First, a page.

Minister: Finland unsure about what to do with Isis fighters’ wives and kids

Interior Minister Maria Ohisalo stressed that it's important to guarantee the children’s rights in all circumstances.

Isis fighters' family members are living at the al-Hol refugee camp. Image: Delil Souleiman / AFP

Interior Minister Maria Ohisalo has said that the government has not yet made a decision on whether or not Finnish women and children currently residing in the al-Hol refugee camp in Syria will be returned to Finland. The camp is run by the US-backed Syrian Democratic Forces and accommodates persons fleeing from territory occupied by the extremist group Isis.

"The issue is very difficult. There are Finnish citizens there in a tough situation. They have health problems and are in danger. Finland has an obligation in this matter and we are now considering how to move forward," Ohisalo said in an interview on Yle's Aamu-tv on Friday morning.

According to information obtained by Yle, there are 11 women and 33 children among the Finns at the camp.

Poll shows division over women's, children's fate

A fresh survey by pollster Taloustutkimus for Yle indicated that around one-third of Finnish residents believe that the children of Finnish nationals in the camp should not be brought to Finland.

However just under a quarter of nearly 1,000 respondents said they would bring both mothers and children to Finland, while a corresponding proportion said they would relocate the children alone.

Another 16 percent said they couldn’t decide on any of the options offered. Ohisalo said that she was not surprised by the outcome of the poll.

"You can look at this from many different perspectives. Above all this is a question of human rights, safety and at the same time there are many risks involved and they must be weighed carefully," the minister commented.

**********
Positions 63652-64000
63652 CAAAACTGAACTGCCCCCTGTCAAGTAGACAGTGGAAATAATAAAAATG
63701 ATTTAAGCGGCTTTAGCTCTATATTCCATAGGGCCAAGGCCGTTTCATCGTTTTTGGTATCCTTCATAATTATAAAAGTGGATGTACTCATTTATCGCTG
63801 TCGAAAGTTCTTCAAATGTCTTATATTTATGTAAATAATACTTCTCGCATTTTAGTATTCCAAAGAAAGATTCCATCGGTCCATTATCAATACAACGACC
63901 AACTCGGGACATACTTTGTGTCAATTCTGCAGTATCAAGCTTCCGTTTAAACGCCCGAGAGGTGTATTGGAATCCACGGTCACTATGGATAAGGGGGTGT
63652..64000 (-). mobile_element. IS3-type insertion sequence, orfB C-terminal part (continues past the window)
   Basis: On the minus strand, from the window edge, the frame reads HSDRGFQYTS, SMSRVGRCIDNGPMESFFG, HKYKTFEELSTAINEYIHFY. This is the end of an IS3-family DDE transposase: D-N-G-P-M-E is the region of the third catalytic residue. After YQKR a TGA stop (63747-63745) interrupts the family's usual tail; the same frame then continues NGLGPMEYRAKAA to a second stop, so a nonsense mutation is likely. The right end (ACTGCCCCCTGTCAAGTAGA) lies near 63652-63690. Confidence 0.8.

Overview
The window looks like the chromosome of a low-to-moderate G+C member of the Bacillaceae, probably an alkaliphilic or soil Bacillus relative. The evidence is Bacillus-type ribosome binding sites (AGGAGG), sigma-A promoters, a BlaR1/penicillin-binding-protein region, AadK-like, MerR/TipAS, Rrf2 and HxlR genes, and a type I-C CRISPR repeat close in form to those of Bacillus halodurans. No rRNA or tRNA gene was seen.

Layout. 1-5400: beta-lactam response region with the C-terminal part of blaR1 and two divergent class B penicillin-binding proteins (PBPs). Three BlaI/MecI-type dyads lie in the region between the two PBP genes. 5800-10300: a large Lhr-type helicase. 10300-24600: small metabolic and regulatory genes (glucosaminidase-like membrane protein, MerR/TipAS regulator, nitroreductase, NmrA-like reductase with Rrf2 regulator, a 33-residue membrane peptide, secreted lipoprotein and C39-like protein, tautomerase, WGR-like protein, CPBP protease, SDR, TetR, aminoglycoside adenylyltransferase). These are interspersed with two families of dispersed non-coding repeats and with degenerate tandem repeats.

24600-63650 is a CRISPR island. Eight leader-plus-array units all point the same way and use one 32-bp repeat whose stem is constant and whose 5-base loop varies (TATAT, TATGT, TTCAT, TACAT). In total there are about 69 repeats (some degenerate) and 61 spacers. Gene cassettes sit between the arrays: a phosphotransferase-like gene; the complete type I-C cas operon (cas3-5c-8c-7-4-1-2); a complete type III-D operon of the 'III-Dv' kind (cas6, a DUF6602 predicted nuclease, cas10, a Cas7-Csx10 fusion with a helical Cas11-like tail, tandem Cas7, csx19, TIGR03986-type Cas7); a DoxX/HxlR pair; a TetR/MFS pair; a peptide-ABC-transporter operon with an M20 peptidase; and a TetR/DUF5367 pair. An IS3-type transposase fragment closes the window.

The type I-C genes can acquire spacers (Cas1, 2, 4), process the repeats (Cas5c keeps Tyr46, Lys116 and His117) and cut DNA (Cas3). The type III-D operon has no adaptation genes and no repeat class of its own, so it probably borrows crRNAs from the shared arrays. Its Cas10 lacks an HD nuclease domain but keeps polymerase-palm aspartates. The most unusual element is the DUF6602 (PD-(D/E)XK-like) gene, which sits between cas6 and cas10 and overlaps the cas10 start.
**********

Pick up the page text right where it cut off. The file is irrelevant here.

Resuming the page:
Ohisalo said however that the rights of the children must be safeguarded regardless. She noted that Finland has committed to international agreements that obligate it to act in the best interests of children.

"That requires above all that the children are safe and we are now looking at procedures. We have to think about whether or not we can do something now to help these children," she added.

Countries such as Norway and Sweden have already removed orphaned nationals from the camp.

Government mulling options

Yle’s sources suggest that earlier this week a civil servant working group completed a report on Finnish citizens still at the camp in Syria. The minister said that it is the first major analysis of the issue, but she added that the matter is constantly being discussed.

She said that while a way forward is under discussion with the government, she could not indicate when a decision will be made.

"The situation is grave and people’s life and health are at risk, so we will act as quickly as possible," she noted.

The previous interior minister, Kai Mykkänen, had been concerned about the radicalisation of people at the camp. Ohisalo called for an in-depth expert review on that possibility.

"We will then consider how to try these people for the crimes they may possibly have committed," the minister remarked.

Question mark over ankle monitors

The government programme includes a proposal ensuring electronic monitoring of rejected asylum seekers by fitting them with ankle monitors.

However Ohisalo said that electronic monitoring could also mean telephone-based supervision.

"From the perspective of society, electronic monitoring is in many ways better than detention."

She said that the government’s goal is to reform the asylum system to ensure that asylum seekers get more legal aid and to better inform then about the application process.

"It is important to stress that people can trust Finnish officials. Many immigrants come from countries where there is no confidence in officials and for that reason they may neglect to reveal many important things," she concluded.

Edit: Updated at 3.40 pm to indicate that al-Hol is run by a Syrian group and houses persons displaced from Isis-occupied areas.